How far can a commercial tenant alter a property? That depends on if it is classed as a fixture or a chattel? A recent case has highlighted the need to ensure a distinction between alterations which are tenant’s fixtures and alterations which are tenant’s chattels.
The case involved partitioning which was installed by the tenant during initial fit out works in accordance with a licence to alter. Both the lease and the licence to alter required the Landlord to give notice of any reinstatement the Landlord reasonably required before the end of the term. The tenant exercised a break option with 2 pre-conditions: 6 months’ prior written notice and vacant possession.
The Landlord did not serve a notice of his requirement to reinstate the premises. The case turned upon whether the partitioning alteration was a fixture and therefore formed part of the premises.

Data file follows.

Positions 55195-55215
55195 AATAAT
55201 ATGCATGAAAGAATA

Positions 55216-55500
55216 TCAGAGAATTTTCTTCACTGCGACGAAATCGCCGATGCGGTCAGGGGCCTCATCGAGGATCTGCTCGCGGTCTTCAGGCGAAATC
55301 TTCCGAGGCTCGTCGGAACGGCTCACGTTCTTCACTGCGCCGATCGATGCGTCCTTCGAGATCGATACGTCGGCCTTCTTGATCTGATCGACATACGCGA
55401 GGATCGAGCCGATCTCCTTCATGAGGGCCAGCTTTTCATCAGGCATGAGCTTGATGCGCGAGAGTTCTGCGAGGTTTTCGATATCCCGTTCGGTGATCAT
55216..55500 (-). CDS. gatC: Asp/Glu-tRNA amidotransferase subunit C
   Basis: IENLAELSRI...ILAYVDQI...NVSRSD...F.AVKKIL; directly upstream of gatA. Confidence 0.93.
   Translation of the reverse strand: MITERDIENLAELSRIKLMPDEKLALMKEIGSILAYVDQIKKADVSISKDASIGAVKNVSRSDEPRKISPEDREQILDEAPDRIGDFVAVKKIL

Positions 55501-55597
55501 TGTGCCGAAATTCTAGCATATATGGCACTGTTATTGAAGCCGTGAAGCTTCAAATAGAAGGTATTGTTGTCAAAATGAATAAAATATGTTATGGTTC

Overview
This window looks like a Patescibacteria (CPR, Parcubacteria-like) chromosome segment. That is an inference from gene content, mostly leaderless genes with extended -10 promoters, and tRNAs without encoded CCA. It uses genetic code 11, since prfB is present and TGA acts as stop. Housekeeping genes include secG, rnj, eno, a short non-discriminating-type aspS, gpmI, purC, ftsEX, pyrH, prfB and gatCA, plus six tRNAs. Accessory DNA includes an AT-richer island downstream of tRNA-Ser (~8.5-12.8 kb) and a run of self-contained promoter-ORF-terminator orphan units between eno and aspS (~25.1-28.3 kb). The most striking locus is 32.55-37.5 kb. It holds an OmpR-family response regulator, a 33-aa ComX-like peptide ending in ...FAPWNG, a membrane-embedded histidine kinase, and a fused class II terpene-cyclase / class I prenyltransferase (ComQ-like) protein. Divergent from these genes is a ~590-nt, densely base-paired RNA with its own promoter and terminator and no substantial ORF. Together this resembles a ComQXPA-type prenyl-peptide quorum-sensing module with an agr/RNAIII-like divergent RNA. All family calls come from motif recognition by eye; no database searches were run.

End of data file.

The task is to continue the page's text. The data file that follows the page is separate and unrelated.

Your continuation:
The partitioning was not carried out in accordance with the specification attached to the licence to alter and therefore the partitioning was in breach of the licence. The validity of the licence was conditional upon compliance with the condition on which the licence was given. As the conditions were not met, the partitioning became unauthorised works and therefore should have been removed automatically by the tenant. This meant that even if the partitioning was not a tenant chattel, the tenant should have removed it and failure to do so meant vacant possession had not been given.
Based upon expert evidence it was found that the partitioning was demountable and therefore the tenant did not in fact give vacant possession.
On sending or receiving a break notice, parties to the lease should review the lease and all supplemental documents (including licences to alter) carefully.
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The contents of this article are for the purposes of general awareness only. They do not purport to constitute legal or professional advice. Specific legal advice should be taken on each individual matter. This article is based on the law as at November 2016.